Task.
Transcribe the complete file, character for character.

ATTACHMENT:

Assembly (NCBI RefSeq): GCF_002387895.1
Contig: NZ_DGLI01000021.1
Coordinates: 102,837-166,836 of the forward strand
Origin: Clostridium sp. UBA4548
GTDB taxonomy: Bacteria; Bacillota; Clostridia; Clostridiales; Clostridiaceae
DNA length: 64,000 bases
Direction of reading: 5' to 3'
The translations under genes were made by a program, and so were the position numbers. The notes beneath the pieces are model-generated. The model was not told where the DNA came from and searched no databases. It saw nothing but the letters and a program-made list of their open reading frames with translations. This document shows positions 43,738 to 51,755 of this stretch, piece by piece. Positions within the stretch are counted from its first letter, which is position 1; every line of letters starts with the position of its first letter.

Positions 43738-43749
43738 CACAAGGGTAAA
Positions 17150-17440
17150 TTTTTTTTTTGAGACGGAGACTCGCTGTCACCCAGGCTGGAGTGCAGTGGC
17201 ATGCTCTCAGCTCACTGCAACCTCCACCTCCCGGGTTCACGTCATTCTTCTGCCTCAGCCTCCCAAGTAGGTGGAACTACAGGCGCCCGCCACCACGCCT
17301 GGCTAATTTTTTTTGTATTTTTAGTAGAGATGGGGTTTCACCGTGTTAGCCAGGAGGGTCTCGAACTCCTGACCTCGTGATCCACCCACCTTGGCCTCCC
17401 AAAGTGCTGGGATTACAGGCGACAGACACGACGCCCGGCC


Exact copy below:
Assembly (NCBI RefSeq): GCF_002387895.1
Contig: NZ_DGLI01000021.1
Coordinates: 102,837-166,836 of the forward strand
Origin: Clostridium sp. UBA4548
GTDB taxonomy: Bacteria; Bacillota; Clostridia; Clostridiales; Clostridiaceae
DNA length: 64,000 bases
Direction of reading: 5' to 3'
The translations under genes were made by a program, and so were the position numbers. The notes beneath the pieces are model-generated. The model was not told where the DNA came from and searched no databases. It saw nothing but the letters and a program-made list of their open reading frames with translations. This document shows positions 43,738 to 51,755 of this stretch, piece by piece. Positions within the stretch are counted from its first letter, which is position 1; every line of letters starts with the position of its first letter.

Positions 43738-43749
43738 CACAAGGGTAAA
Positions 17150-17440
17150 TTTTTTTTTTGAGACGGAGACTCGCTGTCACCCAGGCTGGAGTGCAGTGGC
17201 ATGCTCTCAGCTCACTGCAACCTCCACCTCCCGGGTTCACGTCATTCTTCTGCCTCAGCCTCCCAAGTAGGTGGAACTACAGGCGCCCGCCACCACGCCT
17301 GGCTAATTTTTTTTGTATTTTTAGTAGAGATGGGGTTTCACCGTGTTAGCCAGGAGGGTCTCGAACTCCTGACCTCGTGATCCACCCACCTTGGCCTCCC
17401 AAAGTGCTGGGATTACAGGCGACAGACACGACGCCCGGCC